What Is Enclosed Composting?
Enclosed composting uses the same process of aerobic decomposition of organic matter by bacteria and other microorganisms as does open composting is also referred to as 'In-Vessel Composting' and while it is most often undertaken on a small scale in backyards or local communities it can also operate on a large scale for municipal waste producing many tonnes of cured compost per day depending on the system in use.
How Does Enclosed Composting Work?
Enclosed composting works in the same way as open composting. The composting process involves the provision of aerobic conditions to a concentration of organic matter in order to allow bacteria to grow and to begin the transition from waste to compost. There are two main types of bacteria involved in composting: mesophilic bacteria that consume the readily degradable matter, and thermophilic bacteria that due to the heat generated by the decomposition is more easily able to decompose much of the remaining matter. The final stage of composting occurs when there is no longer enough organic matter to sustain the bacteria and so the compost cools and fungi and actinomycetes are able to grow and decompose the more recalcitrant organic compounds.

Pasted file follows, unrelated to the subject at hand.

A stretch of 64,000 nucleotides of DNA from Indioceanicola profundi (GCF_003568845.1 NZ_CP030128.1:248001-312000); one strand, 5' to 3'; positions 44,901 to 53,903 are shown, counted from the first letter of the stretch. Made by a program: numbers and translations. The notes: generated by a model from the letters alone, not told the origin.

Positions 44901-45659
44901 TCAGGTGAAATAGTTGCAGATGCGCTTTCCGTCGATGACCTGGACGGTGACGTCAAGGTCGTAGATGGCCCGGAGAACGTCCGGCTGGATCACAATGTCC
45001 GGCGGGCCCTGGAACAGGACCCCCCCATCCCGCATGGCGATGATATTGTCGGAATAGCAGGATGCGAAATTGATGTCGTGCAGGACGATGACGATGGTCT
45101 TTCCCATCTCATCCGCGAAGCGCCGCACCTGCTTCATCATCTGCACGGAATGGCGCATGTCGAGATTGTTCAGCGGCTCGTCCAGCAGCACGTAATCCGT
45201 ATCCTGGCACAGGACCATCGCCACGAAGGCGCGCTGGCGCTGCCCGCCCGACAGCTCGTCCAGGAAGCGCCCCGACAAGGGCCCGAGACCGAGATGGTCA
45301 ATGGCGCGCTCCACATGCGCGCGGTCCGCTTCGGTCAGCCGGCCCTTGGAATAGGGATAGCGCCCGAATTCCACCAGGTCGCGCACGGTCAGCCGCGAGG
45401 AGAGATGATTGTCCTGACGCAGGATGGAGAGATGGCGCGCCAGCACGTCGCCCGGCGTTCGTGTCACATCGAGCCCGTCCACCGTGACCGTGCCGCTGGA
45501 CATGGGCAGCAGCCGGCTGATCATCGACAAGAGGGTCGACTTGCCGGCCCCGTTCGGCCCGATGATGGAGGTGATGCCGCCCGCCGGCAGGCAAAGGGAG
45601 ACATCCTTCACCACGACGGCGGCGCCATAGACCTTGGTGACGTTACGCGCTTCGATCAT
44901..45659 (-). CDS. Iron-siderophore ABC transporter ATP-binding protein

Enclosed Composting And The Environment
Enclosed composting is more susceptible to losing aerobic conditions and anaerobic decay, when this occurs the production of methane begins and unpleasant odours are produced from the compost. The same environmental problems associated with open composting are encountered with enclosed composting, these being; greenhouse gas emissions from the transport of the waste to the composting facility. The production of leachate when the moisture content of the waste is too high is another problem encountered.